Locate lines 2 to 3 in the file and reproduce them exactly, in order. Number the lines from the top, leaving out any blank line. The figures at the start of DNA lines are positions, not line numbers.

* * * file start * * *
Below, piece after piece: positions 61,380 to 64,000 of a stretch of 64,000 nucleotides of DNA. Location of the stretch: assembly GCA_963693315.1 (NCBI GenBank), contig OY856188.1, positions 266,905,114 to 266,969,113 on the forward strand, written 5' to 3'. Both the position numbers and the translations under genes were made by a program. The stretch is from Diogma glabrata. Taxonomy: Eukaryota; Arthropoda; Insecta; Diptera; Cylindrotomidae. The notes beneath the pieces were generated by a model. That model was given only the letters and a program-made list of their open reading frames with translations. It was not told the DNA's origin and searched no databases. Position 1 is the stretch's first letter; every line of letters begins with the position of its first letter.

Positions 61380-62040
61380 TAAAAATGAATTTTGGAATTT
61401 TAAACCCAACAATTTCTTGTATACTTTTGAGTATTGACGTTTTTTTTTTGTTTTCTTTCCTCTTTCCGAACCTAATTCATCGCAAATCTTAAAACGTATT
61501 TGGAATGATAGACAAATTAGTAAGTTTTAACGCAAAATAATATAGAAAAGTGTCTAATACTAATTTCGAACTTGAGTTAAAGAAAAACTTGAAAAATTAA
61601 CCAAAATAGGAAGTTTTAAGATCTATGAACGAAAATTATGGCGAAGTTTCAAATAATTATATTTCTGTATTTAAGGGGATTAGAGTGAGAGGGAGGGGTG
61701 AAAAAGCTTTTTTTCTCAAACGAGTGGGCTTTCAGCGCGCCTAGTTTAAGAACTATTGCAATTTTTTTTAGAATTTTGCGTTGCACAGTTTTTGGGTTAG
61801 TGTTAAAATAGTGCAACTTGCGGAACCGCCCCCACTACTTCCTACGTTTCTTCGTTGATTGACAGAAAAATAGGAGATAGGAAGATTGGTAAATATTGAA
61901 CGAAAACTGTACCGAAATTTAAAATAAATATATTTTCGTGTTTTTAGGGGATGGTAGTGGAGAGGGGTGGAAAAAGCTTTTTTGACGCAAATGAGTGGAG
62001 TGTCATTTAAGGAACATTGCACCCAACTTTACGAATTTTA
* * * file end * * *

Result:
Positions 61380-62040
61380 TAAAAATGAATTTTGGAATTT